Using our website building guides, the process will be simple and painless and shouldn’t take you any longer than 2-3 hours to complete.
Start A Pottery Business In Your State
Select your state below for an in-depth guide on completing each of these steps in your home state.
Is this Business Right For You?
Being able to craft a quality clay piece is only half the challenge. You must also possess the creativity and drive to continuously seek out new avenues for displaying and selling your work. An artist who has a knack for self promotion and networking amongst other artists and clients is an ideal match.
Want to know if you are cut out to be an entrepreneur?
Take our Entrepreneurship Quiz to find out!
What happens during a typical day at a pottery business?
Running a successful pottery business is more than a full-time job. Your days will be spent in the studio forming, glazing and firing your creations and making molds. You’ll also spend a great deal of time putting your creative ideas down on paper and preparing for future projects.
There’s still the question of how you will sell your work. For many artists, this proves to be the greater challenge. Pottery business owners dedicate hours to networking in the community and seeking out new avenues to have their pottery displayed and sold. Their weekends are often spent traveling and setting up exhibits at art festivals. Those who decide to sell their work on a website spend a portion of their day managing orders, taking pictures of new items, and adding new pottery pieces to the site.
What are some skills and experiences that will help you build a successful pottery business?
To run a profitable pottery business, one must possess more than artistic talent. You must possess the ability to balance your artistic abilities with an entrepreneurial spirit, ensuring your art makes it out of the studio and into a client’s home. Skills such as product development, marketing, accounting and sales should be mastered to ensure long-term success.
Even if you’re business-minded, consider taking some courses on accounting, marketing, and economics. Most classes can be taken at your local adult education center, online, or at a community college. Additionally, the Journal of the American Ceramic Society has a wealth of information that could provide insight into what marketing strategies work best for others in the industry.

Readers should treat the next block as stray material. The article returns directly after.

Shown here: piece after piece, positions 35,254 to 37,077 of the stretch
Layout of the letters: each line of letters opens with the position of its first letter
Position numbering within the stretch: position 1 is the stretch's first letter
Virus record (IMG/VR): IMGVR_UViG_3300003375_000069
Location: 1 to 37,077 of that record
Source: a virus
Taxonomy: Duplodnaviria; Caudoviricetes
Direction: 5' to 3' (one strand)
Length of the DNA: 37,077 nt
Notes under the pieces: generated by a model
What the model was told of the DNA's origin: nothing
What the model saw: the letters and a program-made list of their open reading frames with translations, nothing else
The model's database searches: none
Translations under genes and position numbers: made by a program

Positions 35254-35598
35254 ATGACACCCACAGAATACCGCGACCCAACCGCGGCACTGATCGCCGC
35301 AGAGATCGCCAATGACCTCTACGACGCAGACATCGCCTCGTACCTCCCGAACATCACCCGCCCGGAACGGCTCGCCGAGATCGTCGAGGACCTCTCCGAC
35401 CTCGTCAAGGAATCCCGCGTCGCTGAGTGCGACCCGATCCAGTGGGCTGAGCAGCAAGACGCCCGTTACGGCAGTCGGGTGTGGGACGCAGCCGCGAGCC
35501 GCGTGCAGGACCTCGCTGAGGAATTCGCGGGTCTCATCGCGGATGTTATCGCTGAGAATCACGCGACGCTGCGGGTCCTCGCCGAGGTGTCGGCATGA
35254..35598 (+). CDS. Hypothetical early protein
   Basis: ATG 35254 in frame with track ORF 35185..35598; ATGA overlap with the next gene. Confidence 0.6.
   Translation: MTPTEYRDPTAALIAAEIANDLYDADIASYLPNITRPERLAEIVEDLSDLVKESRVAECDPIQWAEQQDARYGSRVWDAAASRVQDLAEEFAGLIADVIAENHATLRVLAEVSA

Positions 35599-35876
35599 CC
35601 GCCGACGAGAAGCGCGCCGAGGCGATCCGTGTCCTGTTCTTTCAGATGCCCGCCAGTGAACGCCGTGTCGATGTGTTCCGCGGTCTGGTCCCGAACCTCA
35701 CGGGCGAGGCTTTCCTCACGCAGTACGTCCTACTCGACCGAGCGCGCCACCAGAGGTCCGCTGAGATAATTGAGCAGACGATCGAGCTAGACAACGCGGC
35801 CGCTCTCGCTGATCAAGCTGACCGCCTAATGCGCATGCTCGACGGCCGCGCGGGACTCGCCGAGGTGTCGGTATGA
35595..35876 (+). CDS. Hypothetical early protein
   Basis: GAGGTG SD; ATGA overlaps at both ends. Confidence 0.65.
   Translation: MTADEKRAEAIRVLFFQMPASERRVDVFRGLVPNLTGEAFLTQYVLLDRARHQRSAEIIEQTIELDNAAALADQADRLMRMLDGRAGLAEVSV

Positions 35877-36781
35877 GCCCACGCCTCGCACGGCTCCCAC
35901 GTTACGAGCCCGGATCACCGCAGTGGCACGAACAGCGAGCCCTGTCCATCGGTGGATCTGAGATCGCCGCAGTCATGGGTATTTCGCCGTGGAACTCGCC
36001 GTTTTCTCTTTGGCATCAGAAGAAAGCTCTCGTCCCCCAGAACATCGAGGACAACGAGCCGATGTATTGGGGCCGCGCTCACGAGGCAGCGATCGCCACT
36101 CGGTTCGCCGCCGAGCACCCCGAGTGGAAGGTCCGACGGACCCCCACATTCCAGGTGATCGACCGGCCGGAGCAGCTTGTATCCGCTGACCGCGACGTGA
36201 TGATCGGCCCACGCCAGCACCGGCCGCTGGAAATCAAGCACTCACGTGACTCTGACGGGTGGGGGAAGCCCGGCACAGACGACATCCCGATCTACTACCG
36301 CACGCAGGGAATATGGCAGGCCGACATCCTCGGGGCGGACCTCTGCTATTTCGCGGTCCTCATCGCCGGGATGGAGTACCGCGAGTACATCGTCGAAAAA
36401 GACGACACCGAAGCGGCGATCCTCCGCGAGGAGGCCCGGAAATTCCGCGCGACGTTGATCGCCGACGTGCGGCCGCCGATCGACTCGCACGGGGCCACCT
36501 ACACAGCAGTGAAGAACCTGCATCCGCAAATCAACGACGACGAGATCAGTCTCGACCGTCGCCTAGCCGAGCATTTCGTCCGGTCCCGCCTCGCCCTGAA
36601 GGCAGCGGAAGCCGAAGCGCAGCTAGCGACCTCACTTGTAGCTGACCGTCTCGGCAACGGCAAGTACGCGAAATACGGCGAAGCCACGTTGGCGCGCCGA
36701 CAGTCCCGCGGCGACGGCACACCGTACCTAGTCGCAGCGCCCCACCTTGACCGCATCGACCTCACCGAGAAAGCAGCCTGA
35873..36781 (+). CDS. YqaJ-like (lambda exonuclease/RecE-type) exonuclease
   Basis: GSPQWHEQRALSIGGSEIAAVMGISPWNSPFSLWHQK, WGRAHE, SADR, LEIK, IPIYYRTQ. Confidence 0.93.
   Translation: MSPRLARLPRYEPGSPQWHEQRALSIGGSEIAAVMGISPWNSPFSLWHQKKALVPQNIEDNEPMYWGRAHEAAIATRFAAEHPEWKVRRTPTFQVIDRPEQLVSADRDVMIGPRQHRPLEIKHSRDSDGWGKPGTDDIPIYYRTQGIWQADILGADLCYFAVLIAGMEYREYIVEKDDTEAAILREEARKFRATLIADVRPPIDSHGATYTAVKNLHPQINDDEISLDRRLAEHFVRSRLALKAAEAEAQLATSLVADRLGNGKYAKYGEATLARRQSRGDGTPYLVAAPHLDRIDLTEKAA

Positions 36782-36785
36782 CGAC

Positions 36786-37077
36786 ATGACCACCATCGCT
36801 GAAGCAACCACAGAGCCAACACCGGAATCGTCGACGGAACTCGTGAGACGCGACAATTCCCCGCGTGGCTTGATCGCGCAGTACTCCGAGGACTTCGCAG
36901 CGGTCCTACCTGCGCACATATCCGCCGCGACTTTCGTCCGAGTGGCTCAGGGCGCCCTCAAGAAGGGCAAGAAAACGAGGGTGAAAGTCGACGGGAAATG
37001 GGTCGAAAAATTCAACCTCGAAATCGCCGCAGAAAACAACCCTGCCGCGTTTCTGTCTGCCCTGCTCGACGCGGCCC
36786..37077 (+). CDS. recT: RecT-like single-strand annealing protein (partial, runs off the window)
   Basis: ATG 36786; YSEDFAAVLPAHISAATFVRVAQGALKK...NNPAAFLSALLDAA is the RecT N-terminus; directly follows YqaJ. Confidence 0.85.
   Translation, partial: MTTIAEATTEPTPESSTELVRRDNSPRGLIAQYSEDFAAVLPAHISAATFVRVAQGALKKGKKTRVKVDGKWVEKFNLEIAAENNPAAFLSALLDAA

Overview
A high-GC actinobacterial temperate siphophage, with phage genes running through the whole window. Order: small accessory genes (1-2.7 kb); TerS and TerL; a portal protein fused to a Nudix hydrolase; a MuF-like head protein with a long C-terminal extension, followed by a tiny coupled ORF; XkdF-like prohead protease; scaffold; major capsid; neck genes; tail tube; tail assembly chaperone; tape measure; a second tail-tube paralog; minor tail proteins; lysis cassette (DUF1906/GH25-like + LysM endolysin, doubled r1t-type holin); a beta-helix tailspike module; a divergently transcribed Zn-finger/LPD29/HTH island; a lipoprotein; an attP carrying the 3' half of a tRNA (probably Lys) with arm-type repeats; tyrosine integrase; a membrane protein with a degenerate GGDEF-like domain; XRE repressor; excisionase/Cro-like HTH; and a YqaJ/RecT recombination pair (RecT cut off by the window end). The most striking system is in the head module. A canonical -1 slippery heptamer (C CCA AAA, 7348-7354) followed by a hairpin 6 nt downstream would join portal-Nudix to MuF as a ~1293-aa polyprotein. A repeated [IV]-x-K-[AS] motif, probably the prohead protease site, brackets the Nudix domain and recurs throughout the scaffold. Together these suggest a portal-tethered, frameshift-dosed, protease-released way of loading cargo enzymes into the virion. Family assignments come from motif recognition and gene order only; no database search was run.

As previously mentioned, there’s more that goes into building a successful pottery business than just your art. Time management skills are important for ensuring you devote the proper amount of time and attention to each aspect of your business.
Historically, potters spent several years apprenticing with a “master potter,” who taught them the skills needed to open their own studio. This time-honored tradition is still used today and is an important way to pass on skills from generation to generation.
What is the growth potential for a pottery business?
Through hard work and dedication, pottery business owners have the potential to become very successful. Due to the nature of their work, many choose to keep their business small and local, working alone or with one assistant. There are a number of world-renowned ceramic artists, however, whose pieces are sold and showcased in museums and galleries all over the world.
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Take the Next Step
Find a business mentor
One of the greatest resources an entrepreneur can have is quality mentorship. As you start planning your business, connect with a free business resource near you to get the help you need.
Having a support network in place to turn to during tough times is a major factor of success for new business owners.
Resources to Help Women in Business
There are many resources out there specifically for women entrepreneurs. We’ve gathered necessary and useful information to help you succeed both professionally and personally:
If you’re a woman looking for some guidance in entrepreneurship, check out this great new series Women in Business created by the women of our partner Startup Savant.
How and when to build a team
Many potters enjoy hand-crafting their work, and customers are drawn to them because they’re one-of-a-kind. As a result, many choose to keep things simple and not take on a staff. As you get busier, it might prove beneficial to take on an intern or apprentice. They can help with the glazing and firing part of the process, allowing you to produce more pieces.
If accounting isn’t your forte, hiring an accountant to manage your finances would be a smart business decision. It’s a small price to pay for the peace of mind of knowing your finances are being managed properly.